Im Focus: Magnetic vortices: Two independent magnetic skyrmion phases discovered in a single material

For the first time a team of researchers have discovered two different phases of magnetic skyrmions in a single material. Physicists of the Technical Universities of Munich and Dresden and the University of Cologne can now better study and understand the properties of these magnetic structures, which are important for both basic research and applications.

Whirlpools are an everyday experience in a bath tub: When the water is drained a circular vortex is formed. Typically, such whirls are rather stable. Similar...

Im Focus: Breaking the bond: To take part or not?

Physicists working with Roland Wester at the University of Innsbruck have investigated if and how chemical reactions can be influenced by targeted vibrational excitation of the reactants. They were able to demonstrate that excitation with a laser beam does not affect the efficiency of a chemical exchange reaction and that the excited molecular group acts only as a spectator in the reaction.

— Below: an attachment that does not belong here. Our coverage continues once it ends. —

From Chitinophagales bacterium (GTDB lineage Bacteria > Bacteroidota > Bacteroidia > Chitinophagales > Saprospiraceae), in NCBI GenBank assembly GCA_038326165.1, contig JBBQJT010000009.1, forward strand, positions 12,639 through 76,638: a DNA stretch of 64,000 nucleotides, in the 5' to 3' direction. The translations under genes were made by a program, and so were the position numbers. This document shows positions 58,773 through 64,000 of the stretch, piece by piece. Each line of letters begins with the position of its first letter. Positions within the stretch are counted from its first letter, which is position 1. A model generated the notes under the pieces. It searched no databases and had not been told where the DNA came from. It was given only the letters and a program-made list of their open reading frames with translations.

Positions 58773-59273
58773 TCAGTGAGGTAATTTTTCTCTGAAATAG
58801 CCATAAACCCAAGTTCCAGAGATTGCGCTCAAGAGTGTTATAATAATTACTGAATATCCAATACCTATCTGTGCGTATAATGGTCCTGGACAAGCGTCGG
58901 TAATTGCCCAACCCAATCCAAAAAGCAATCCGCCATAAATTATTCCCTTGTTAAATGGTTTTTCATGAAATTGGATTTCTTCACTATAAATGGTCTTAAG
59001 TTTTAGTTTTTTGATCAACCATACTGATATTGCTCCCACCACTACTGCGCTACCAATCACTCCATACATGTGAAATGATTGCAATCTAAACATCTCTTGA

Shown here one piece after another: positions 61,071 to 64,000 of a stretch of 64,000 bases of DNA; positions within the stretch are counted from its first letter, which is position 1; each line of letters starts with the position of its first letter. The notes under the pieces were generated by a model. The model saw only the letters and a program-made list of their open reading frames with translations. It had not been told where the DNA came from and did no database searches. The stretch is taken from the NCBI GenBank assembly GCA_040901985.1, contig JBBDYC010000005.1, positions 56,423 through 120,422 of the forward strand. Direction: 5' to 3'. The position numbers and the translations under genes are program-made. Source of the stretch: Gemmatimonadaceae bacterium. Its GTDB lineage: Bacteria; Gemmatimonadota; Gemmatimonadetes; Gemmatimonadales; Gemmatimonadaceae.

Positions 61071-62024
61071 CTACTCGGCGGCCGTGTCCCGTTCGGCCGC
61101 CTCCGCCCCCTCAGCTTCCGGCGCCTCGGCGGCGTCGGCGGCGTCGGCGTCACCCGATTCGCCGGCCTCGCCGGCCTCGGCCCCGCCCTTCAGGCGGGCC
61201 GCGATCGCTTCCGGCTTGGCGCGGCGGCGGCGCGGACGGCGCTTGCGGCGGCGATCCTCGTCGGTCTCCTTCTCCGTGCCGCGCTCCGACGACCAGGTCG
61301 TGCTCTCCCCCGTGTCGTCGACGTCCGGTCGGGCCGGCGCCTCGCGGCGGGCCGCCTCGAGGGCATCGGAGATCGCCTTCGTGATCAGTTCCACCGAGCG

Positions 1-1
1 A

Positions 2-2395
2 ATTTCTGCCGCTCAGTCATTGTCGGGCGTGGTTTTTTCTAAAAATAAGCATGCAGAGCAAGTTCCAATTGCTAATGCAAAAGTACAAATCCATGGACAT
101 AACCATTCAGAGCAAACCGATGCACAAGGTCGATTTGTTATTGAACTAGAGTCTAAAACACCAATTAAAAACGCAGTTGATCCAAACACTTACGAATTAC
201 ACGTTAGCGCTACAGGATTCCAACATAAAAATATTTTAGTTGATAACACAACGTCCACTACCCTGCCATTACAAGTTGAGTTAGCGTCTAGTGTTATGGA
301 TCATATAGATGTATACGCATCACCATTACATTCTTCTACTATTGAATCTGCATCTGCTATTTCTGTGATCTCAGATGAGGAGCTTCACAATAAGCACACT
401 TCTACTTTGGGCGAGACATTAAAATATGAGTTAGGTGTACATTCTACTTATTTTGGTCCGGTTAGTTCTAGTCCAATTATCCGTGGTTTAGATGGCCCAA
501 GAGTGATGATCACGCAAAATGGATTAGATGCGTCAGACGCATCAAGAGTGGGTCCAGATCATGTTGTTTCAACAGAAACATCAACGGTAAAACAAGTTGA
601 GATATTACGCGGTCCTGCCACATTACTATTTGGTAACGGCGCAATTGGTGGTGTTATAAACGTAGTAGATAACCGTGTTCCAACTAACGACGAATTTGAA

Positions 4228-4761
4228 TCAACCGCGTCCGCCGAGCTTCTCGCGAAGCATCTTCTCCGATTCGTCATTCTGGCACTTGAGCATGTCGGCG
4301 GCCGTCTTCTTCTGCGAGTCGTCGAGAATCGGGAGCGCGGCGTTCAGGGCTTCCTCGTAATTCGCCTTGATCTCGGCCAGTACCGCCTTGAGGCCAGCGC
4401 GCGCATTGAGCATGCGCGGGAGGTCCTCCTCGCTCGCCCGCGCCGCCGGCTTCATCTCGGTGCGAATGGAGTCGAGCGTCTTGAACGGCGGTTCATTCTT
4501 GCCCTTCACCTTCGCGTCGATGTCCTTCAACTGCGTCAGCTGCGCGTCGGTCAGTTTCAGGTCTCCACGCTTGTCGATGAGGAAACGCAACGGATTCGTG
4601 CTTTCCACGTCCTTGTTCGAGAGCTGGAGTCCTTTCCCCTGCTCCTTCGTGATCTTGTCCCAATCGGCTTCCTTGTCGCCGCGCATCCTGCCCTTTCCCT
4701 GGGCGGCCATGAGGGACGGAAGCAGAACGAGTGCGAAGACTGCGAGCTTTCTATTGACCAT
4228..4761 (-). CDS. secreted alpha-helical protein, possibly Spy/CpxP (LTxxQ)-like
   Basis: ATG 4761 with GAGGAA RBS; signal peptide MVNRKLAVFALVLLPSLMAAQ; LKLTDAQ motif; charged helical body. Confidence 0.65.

A frequently used reaction in organic chemistry is nucleophilic substitution. It plays, for example, an important role in in the synthesis of new chemical...

Im Focus: New 2D Spectroscopy Methods

Optical spectroscopy allows investigating the energy structure and dynamic properties of complex quantum systems. Researchers from the University of Würzburg present two new approaches of coherent two-dimensional spectroscopy.

"Put an excitation into the system and observe how it evolves." According to physicist Professor Tobias Brixner, this is the credo of optical spectroscopy....

All Focus news of the innovation-report >>>

Anzeige

Anzeige

VideoLinks
Industry & Economy
Event News

Leading experts in Diabetes, Metabolism and Biomedical Engineering discuss Precision Medicine

13.07.2018 | Event News

Conference on Laser Polishing – LaP: Fine Tuning for Surfaces

12.07.2018 | Event News

11th European Wood-based Panel Symposium 2018: Meeting point for the wood-based materials industry

03.07.2018 | Event News

 
Latest News

The Maturation Pattern of the Hippocampus Drives Human Memory Deve

23.07.2018 | Science Education

FAU researchers identify Parkinson's disease as a possible autoimmune disease

23.07.2018 | Health and Medicine

O2 stable hydrogenases for applications

23.07.2018 | Life Sciences

VideoLinks
Science & Research
Overview of more VideoLinks >>>